Eduardo de Almeida

email: dealmeid@uchicago.edu
homepage: home.uchicago.edu/~dealmeid/

Eduardo de Almeida is a Ph.D. student in the Department of English at the University of Chicago. His research interests include early American literary and cultural production, Asian American literature, and critical theory. His dissertation attends to the poetics of repetition and form in examining the ways in which contingency and contagion are mutually inflected in Asian American literature.

Currently, Eduardo’s research is focused on exploring the relationships between modalities of colonizing imperatives in 18th- and 19th-Century transatlantic print and visual culture. As a member of the Assistant Provost’s initiative on Technology and Pedagogy, he began developing strategies for promoting recursivity and “lateral learning.” He’ll be discussing these ideas in a series of presentations for the University of Chicago Center for Teaching and Learning.

During Winter Quarter 2003 and Winter Quarter 2004, Eduardo served as a course assistant for W. J. T. Mitchell’s Theories of Media class, where he lectured on posthuman studies and evolutionary epistemology. With regard to theories of media, he is particularly interested in systems theory, as well as questions concerning the mediation (and perhaps medium) of alterity. To draw from Hayles’ engagement with Lyotard, what are the “conditions” of (and for) virtually reconstituting race? And, if one likes, what are the terms of misrecognition? Following Kittler, what does it mean for machines to cease to fail the Turing Test? How one could proceed: Hideaki Anno’s Neon Genesis Evangelion is, in Eduardo’s estimation, one of the most intriguing alternatives to the Matrix series for considering such issues related to evolutionary epistemology, prolepsis, the semiotics of elect, and so on.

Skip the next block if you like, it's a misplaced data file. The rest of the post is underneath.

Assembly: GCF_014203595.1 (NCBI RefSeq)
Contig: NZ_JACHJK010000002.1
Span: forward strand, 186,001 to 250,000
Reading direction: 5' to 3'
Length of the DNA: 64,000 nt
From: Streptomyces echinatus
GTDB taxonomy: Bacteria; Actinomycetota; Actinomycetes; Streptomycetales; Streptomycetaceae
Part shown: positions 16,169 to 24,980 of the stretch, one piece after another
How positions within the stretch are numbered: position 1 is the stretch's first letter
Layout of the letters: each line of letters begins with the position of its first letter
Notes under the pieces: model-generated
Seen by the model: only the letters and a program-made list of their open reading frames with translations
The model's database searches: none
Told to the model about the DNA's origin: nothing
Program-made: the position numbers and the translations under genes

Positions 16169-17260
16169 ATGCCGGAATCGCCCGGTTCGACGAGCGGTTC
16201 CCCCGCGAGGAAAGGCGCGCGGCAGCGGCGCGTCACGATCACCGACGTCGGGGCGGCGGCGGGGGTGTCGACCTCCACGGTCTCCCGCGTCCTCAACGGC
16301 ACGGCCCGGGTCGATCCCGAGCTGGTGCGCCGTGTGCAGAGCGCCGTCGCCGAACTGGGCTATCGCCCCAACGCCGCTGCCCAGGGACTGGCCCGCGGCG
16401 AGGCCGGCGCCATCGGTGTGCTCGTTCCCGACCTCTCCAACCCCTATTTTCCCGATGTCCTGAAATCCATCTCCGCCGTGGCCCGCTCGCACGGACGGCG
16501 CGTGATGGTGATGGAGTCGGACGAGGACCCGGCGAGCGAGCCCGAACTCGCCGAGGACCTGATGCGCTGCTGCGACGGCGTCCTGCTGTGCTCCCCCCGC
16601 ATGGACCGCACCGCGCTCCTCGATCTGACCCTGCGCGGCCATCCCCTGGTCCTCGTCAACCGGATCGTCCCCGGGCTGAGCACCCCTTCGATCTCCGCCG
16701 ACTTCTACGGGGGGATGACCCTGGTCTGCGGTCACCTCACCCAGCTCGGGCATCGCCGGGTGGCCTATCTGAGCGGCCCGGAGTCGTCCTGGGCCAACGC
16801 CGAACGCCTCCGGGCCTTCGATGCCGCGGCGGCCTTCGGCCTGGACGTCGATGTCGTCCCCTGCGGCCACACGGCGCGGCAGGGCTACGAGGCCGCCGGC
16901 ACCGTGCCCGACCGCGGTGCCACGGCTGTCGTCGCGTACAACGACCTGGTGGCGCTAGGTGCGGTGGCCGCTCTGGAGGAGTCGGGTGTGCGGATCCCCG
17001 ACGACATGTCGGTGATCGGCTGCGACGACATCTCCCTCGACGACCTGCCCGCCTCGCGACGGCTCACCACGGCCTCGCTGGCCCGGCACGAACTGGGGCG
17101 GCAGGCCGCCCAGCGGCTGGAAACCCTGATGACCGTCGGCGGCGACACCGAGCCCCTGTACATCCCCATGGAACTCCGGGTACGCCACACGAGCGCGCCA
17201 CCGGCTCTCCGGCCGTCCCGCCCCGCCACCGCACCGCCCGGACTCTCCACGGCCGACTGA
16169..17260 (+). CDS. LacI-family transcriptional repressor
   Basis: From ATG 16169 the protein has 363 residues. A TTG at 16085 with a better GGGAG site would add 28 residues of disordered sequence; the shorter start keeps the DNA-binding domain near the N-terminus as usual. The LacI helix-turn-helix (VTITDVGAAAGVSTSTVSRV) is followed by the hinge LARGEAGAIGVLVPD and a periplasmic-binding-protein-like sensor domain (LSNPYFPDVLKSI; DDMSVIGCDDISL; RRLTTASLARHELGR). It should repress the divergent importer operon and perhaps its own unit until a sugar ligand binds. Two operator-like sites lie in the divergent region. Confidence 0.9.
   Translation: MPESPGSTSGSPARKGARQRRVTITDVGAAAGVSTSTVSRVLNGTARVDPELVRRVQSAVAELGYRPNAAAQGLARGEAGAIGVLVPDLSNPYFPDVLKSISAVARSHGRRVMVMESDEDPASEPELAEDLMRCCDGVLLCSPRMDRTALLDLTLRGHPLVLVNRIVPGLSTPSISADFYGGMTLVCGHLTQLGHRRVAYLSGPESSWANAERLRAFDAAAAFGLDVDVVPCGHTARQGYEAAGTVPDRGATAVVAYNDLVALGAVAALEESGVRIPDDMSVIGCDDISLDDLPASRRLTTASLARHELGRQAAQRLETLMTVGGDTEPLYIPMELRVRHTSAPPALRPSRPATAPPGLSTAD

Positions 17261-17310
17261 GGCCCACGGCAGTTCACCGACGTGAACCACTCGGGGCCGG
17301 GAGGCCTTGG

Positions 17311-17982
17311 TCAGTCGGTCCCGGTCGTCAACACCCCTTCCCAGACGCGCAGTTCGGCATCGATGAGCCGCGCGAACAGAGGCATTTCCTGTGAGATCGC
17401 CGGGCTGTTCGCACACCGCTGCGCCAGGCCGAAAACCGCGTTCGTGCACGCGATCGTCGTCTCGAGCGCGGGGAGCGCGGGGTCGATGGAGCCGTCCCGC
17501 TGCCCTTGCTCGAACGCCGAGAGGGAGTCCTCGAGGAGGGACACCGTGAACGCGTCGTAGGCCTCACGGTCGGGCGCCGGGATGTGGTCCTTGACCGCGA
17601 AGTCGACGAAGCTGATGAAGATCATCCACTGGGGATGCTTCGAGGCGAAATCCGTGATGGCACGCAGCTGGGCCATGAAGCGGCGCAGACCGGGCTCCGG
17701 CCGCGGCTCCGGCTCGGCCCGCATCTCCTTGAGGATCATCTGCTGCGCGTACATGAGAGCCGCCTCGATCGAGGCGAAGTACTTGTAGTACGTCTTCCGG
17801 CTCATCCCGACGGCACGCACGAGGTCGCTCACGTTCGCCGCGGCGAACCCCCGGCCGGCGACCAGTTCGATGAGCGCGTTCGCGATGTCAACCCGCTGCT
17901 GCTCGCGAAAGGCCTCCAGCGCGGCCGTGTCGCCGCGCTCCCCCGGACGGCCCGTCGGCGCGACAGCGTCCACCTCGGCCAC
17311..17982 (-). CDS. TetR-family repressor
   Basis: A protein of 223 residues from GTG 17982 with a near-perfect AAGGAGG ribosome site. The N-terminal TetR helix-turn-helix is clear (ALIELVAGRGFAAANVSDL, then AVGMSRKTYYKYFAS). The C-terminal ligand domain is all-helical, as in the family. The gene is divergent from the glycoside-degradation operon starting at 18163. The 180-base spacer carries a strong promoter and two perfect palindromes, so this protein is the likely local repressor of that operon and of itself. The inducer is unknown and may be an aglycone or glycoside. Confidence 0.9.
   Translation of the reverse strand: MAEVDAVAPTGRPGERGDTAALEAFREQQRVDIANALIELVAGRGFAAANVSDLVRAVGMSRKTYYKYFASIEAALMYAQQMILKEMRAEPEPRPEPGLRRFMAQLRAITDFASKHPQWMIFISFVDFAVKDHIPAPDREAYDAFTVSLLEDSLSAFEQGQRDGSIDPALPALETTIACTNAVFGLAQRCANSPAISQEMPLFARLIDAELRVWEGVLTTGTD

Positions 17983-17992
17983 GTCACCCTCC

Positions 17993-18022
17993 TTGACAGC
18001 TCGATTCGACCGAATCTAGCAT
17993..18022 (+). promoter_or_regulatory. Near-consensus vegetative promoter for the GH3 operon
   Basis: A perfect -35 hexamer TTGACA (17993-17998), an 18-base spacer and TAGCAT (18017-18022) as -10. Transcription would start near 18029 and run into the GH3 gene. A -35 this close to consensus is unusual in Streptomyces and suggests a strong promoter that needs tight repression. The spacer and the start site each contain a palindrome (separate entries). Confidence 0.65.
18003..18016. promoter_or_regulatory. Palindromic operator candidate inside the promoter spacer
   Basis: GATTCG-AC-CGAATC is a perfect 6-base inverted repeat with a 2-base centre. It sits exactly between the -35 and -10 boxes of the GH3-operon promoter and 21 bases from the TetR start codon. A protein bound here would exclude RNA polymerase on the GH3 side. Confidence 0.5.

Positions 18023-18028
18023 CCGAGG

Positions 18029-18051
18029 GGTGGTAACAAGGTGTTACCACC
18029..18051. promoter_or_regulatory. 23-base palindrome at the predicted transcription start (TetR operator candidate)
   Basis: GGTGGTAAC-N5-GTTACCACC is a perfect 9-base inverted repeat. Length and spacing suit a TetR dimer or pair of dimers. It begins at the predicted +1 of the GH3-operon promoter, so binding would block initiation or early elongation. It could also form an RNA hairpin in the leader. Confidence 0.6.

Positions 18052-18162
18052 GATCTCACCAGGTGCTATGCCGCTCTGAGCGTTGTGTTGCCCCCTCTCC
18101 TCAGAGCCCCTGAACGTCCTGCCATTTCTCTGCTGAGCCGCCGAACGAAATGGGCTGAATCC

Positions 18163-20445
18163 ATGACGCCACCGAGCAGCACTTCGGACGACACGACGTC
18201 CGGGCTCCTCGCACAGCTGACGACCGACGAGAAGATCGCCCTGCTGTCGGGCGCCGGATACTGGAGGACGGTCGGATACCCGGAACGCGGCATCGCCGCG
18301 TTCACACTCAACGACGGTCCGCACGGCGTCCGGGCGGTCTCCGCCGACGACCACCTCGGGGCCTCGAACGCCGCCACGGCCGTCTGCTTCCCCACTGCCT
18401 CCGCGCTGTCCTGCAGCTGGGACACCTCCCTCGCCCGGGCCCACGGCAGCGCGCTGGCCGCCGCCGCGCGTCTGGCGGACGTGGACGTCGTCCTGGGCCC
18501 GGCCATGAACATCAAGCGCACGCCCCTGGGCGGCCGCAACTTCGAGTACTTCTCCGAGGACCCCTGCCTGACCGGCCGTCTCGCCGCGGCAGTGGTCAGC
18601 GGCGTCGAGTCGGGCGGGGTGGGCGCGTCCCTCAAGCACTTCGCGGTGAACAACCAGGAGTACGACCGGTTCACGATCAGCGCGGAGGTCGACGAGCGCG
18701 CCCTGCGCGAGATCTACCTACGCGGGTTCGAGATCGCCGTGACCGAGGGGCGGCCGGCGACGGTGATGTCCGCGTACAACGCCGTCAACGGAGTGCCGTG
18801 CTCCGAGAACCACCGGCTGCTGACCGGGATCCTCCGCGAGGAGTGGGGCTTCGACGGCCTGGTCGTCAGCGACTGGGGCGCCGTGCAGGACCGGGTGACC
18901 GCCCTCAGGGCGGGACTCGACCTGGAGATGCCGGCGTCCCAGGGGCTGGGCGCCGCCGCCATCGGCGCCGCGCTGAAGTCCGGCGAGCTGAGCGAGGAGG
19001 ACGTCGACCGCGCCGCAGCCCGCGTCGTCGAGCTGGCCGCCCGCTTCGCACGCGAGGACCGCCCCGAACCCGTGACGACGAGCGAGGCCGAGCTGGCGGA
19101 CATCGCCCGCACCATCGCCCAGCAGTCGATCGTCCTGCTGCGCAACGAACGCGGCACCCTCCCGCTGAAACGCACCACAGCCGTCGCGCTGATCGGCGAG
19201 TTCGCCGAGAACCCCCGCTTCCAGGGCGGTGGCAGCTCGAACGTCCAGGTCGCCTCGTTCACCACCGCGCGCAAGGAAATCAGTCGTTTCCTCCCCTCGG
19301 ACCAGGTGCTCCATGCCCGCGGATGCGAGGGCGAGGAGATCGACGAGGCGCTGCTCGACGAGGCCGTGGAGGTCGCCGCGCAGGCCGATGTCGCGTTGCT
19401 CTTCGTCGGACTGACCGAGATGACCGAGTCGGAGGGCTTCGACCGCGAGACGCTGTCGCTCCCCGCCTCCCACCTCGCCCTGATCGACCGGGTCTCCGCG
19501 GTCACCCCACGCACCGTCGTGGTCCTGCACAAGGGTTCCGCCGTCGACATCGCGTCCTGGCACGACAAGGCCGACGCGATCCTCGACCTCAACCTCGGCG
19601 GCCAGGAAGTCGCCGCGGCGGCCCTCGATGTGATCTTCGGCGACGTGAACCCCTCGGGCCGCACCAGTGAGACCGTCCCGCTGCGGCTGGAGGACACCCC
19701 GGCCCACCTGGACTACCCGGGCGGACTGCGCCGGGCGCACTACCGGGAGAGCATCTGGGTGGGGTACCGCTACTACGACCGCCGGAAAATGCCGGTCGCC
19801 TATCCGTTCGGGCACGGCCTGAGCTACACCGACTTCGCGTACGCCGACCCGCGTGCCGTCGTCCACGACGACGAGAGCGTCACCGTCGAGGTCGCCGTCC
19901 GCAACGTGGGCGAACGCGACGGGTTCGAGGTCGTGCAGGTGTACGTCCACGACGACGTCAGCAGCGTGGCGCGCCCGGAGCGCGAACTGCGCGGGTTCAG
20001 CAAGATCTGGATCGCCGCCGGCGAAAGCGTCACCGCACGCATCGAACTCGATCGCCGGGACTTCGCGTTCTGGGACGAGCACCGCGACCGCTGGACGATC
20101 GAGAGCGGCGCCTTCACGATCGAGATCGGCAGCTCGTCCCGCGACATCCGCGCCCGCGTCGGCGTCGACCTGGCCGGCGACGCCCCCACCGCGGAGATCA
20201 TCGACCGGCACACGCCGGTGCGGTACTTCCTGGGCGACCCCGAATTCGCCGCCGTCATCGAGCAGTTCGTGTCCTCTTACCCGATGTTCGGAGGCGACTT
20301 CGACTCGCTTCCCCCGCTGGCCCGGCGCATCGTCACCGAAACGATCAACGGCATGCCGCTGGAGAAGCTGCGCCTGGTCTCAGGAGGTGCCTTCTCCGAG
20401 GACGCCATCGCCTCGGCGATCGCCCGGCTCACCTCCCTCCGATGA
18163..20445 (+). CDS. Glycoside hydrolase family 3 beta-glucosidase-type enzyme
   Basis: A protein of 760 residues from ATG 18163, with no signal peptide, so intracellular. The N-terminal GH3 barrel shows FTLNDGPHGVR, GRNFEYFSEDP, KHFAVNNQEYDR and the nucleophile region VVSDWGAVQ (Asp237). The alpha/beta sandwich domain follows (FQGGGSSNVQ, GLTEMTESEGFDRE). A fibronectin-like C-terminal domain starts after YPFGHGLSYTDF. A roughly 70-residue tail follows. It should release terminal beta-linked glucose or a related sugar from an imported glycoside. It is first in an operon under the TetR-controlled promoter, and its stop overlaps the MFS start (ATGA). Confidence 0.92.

A few final things: there sits, atop the list of texts he hopes to never encounter, the following title: “eXistenDing Digits: Transcoding the Anaesthetics of Puppetry.” And consistent with his fondness for the music of Black Box Recorder, he takes his personal refrain from the delightfully named band: I Love You But I’ve Chosen Darkness.

Works

Chicago School Media Theory: Reading List

Courses Under Development: “The Posthuman Condition”

Courses Under Development: “Posthuman Studies, Evolutionary Epistemology”

Courses Under Development: “Virtual Passing, Prosthetic Boundaries, and Alterity Politics”

Media Taxonomy Models: “Towards a Taxonomy of Media”

Media Theory Keywords Glossary: “Building Media Theory”

Theories of Media Lecture (2003): “Posthuman Studies and New Media”

Theories of Media Lecture (2004): “The Posthuman Condition: Prosthetic Boundaries, Alterity Politics, and New Media”